Updated on Monday morning, April 23 at 11:05 a.m. Last updated at 4:20 p.m.
4:20 p.m. – BREAKING – The owner of the black lab mix dog, that killed the small dog, is meeting with their vet to euthanize the dog, according to Framingham Police.
FRAMINGHAM – Framingham Animal Control is investigating a dog killed at Callahan State Park Sunday afternoon by another dog.
Framingham Police Lt. Patricia Grigas said animal control was called to the state-owned park just before the shift change at 4 p.m. for a report of a “dog fight.”
The President of the Callahan Dog Owners group announced on social media that one of the dogs died from that incident.
Lt. Grigas said Monday morning the dog killed was a 16-year old Shih Tzu. The owner is not from Framingham.
She said the dog that killed the Shih Tzu was a black lab mix, that was 2 1/2 years old owned by a Framingham man. Lt. Grigas said the dog was not licensed. Animal control cited the owner for having an unlicensed dog, said Lt. Grigas.
That dog is now in a 10-day quarantine, said Lt. Grigas.
The Police spokesperson said based on animal control’s report, both dogs were unleashed at the time of the attack.
Police are not releasing the names of the owners, at this time.
At this time, Framingham Police do not know if their have been complaints about the attacking dog in the past. Animal control is still investigating.
Katherine Kalutskata Beltran, and her children, witnesses the attack. She spoke to Source tonight, April 22.
“We were hiking and arrived to the doggie park. We have 5 little ones, and we sat down at the picnic table by the pond to have some snacks,” said Beltran.
She said her 9-year old loves dogs so she was walking around the park with their white tan Pomeranian called Misha.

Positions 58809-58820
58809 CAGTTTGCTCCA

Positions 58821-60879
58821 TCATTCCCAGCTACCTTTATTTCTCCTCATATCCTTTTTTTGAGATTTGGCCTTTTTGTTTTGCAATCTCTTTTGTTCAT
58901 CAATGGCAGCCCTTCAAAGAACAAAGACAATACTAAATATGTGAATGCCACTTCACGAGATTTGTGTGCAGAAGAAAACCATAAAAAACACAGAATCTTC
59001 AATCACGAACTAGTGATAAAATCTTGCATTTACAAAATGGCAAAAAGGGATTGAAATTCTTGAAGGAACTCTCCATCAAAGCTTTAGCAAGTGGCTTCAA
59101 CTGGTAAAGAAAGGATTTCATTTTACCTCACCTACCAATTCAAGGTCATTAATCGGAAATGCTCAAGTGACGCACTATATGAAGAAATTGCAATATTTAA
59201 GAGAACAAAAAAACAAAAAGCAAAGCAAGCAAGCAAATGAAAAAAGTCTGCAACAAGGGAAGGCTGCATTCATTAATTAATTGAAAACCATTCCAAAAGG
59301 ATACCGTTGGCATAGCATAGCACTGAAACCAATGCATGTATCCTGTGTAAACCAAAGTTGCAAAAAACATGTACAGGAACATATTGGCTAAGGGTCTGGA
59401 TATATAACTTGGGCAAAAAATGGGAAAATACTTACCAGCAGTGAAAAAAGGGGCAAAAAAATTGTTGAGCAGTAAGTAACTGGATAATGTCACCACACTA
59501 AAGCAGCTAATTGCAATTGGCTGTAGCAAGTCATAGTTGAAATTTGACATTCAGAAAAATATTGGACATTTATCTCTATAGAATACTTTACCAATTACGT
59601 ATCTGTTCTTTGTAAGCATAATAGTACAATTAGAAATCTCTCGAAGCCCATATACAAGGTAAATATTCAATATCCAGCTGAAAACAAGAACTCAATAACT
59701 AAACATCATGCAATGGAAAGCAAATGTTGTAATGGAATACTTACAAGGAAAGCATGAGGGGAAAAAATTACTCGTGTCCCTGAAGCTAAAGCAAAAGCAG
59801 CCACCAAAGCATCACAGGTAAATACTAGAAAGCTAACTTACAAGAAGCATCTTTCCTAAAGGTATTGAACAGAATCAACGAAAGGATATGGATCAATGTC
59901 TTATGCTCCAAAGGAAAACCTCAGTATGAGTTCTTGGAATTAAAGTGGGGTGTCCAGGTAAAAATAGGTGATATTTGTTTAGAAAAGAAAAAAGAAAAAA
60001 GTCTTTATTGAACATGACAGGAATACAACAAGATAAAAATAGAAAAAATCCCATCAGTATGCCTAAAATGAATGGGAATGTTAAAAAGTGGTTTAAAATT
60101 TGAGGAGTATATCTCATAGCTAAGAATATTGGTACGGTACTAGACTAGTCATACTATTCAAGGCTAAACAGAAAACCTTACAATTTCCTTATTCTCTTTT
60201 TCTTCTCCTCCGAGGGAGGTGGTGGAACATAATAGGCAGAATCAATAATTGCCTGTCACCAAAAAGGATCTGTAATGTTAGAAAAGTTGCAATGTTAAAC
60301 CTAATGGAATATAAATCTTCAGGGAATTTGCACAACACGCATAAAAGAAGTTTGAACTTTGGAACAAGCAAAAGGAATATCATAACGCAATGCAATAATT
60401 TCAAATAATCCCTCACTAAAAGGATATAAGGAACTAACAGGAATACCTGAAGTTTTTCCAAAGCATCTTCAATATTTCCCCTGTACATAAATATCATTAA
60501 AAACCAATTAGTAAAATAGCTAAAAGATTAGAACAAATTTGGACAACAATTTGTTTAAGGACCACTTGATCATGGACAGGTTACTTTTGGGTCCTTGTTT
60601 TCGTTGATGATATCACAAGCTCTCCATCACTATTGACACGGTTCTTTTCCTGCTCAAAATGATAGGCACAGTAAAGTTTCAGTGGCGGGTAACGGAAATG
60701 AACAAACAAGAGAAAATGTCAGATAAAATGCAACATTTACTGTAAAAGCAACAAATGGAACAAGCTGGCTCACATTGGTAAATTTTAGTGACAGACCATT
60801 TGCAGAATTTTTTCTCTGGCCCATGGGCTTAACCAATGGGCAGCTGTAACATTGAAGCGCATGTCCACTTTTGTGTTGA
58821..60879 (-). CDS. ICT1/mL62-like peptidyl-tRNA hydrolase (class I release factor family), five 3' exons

She said “this big black dog approached her and the owner started talking to her.”
Beltran said his big black dog was not leashed.
She said the dog “came over to our table, and started sniffing and marking the tree next to us.”
“My 2 year old and 3 year old girls tried patting him, but I didn’t like his body language, and didn’t let them,” said Beltran. “The owner assured us he was friendly.”
Beltran said moments later that big black dog “attacked a little fluffy white dog.”
“The owners intervened and were able to get him, and he kept panting,” she said. “The little white dog was leashed, and even escaped with his red leash.”
The owner of the big black dog leashed their dog, she said.
She said the two owners exchanged words, and the other owner left holding their little white dog.
“New dogs arrived, there was a group of three big ones, and a dog just slightly smaller than our Pomeranian,” said Beltran. “That little white dog and ours started to get acquainted (he was on a leash) and my daughter was with them.”
“All of a sudden,” the big black dog “came to sniff the little white dog, and attacked him, as his owner was trying to pull him away with the leash,” said Beltran to Source. “My daughter thought our dog was getting attacked, everyone started screaming and crying in panic. Then we saw our dog was unharmed, and that’s when we saw the black dog, shaking the little white one as a rag, until he was ripped open, and dropped him off. His owner tried to get him off, but couldn’t, and it was too late.”
Beltran said her children were in shock and just kept crying for the small dog, who was “laying on the field lifeless, with its eyes wide open.”
Animal Control was then called.
This is the second traumatic dog incident for Beltran’s two oldest girls. She said they just got over the death of their puppy, who was hit by a car on Potter Road, “by a woman who was on her phone.”
DCR oversees Callahan State Park. Dogs should be on leash at DCR properties, but it does allow dogs to be off-leash on some properties. DCR allows dogs to be off-leash on designated trails at Callahan State Park.
Framingham State Rep. Jack Lewis told Source he has been in touch with DCR this morning, April 23, and is working on setting up a meeting. He said he also has spoken to City Council Chair Dennis Giombetti and District 3 Councilor Adam Steiner about the issue.
Photo courtesy of Katherine Kalutskata Beltran